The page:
The article is great fun; Wherry's tips and lessons are revealing, and the entire essay is filled with hard-earned valuable wisdom.

And speaking of Silicon Valley craziness, don't miss Crammed Into Cheap Bunks, Dreaming of Future Digital Glory, a story in today's New York Times about "Hacker Hostels" that have opened to house the next generation of would-be Zucks:

These are not so different from crowded apartments that cater to immigrants. But many tenants are here not so much for the cheap rent — $40 a night — as for the camaraderie and idea-swapping. And potential tenants are screened to make sure they will contribute to the mix.

Of course, all this craziness has been true for at least 20 years.

But is it affecting the core values of Silicon Valley? Are there even such things? Bill Davidow asks the question: What Happened to Silicon Values?. The piece is mostly a "wasn't it great when we were young" sort of piece, but there are some important criticisms included.

Many other things have changed in the valley over the past five decades. I've become increasingly concerned about one thing that is seldom discussed: the valley is no longer as concerned about serving the customer, and even sees great opportunity in exploitation. We are beginning to act like the bankers who sold subprime mortgages to naïve consumers. In such an environment, we are less likely to create the role models of the past who guided the valley to its future.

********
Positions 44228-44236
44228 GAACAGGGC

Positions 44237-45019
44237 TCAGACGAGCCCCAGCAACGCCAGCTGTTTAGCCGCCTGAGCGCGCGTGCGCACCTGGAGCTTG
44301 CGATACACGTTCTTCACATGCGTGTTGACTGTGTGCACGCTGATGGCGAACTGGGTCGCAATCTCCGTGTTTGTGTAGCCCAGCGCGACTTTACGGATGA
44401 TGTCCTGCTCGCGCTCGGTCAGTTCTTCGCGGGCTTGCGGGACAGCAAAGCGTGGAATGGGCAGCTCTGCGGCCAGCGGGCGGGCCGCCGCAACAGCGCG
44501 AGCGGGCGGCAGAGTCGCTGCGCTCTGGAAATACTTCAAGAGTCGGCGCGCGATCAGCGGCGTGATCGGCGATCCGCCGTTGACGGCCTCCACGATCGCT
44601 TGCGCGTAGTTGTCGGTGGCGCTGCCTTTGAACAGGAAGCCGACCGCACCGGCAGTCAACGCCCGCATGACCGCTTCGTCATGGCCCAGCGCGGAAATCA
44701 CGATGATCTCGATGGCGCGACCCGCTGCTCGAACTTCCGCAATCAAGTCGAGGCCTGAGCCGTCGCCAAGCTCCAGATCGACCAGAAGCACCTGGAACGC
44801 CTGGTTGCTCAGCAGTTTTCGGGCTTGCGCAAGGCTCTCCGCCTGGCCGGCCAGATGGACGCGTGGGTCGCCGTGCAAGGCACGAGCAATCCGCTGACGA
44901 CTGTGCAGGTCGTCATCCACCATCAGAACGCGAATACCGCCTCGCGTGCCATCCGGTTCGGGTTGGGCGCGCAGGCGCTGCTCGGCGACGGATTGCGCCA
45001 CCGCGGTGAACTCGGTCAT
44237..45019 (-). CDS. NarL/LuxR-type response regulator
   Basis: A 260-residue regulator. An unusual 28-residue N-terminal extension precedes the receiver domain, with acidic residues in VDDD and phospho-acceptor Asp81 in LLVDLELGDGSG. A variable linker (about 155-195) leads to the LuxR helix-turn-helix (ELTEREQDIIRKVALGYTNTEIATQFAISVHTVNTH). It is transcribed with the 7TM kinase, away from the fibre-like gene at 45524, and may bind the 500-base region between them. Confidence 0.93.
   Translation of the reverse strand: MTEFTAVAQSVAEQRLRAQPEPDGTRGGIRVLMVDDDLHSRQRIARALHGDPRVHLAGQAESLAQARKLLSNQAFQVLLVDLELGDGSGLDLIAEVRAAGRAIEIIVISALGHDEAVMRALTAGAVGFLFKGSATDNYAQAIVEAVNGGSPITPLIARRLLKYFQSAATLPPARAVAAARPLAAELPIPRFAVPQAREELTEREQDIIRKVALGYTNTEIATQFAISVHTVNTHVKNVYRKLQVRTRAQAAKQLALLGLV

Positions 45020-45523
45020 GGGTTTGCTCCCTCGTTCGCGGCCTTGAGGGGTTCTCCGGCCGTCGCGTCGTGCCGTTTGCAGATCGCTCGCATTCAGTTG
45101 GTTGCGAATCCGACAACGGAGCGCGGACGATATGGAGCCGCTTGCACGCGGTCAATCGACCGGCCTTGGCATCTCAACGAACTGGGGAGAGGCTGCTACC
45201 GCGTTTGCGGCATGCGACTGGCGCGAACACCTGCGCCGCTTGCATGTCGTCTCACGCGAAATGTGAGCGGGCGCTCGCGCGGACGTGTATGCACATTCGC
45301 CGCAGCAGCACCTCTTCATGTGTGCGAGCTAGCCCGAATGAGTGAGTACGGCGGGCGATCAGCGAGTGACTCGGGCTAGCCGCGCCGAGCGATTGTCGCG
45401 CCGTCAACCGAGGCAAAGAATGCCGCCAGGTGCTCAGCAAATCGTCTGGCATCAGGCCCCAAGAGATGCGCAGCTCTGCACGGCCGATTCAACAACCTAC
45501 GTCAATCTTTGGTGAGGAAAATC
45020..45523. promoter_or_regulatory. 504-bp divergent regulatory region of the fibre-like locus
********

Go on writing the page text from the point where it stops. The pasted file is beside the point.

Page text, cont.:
Here in Silicon Valley, there's lots to think on.

Thursday, July 5, 2012

Matthew Yglesias on patent "reform"

Matthew Yglesias has a good essay up on Slate: America’s Patent Crisis.

The problem is that the underlying diagnosis is wrong. All else being equal, it would be nice for the government to do its paperwork faster, but there’s little reason to believe the United States is underpatented.

The only people getting rich in this system are the lawyers.

Wednesday, July 4, 2012

Post-vacation link dump

I guess that if you go on vacation, the rest of the world doesn't stop. Here's a bit of what's been going on while I was sitting on the beach:

  • Derby 10.9 has been released! Knut Anders surveys the release on his blog
  • Cormac Herly of Microsoft Research digs deep into a question that's more interesting than you might think: Why do Nigerian Scammers say they are from Nigeria?
    Since gullibility is unobservable, the best strategy is to get those who possess this quality to self-identify. An email with tales of fabulous amounts of money and West African corruption will strike all but the most gullible as bizarre. It will be recognized and ignored by anyone who has been using the Internet long enough to have seen it several times. It will be figured out by anyone savvy enough to use a search engine
  • A fairly interesting discussion about Computer Science research, and whether it is better done by academic institutions, by industrial research labs, or by some combination:
    • Startup University: "The academic research process is incredibly inefficient when it comes to producing real products that shape the world."
    • An open letter to Matt: "Forget efficiency. At least, forget it on the timescale you measure in your current job. Instead, aspire to do work that is as groundbreaking and important as the best work in the history of the field."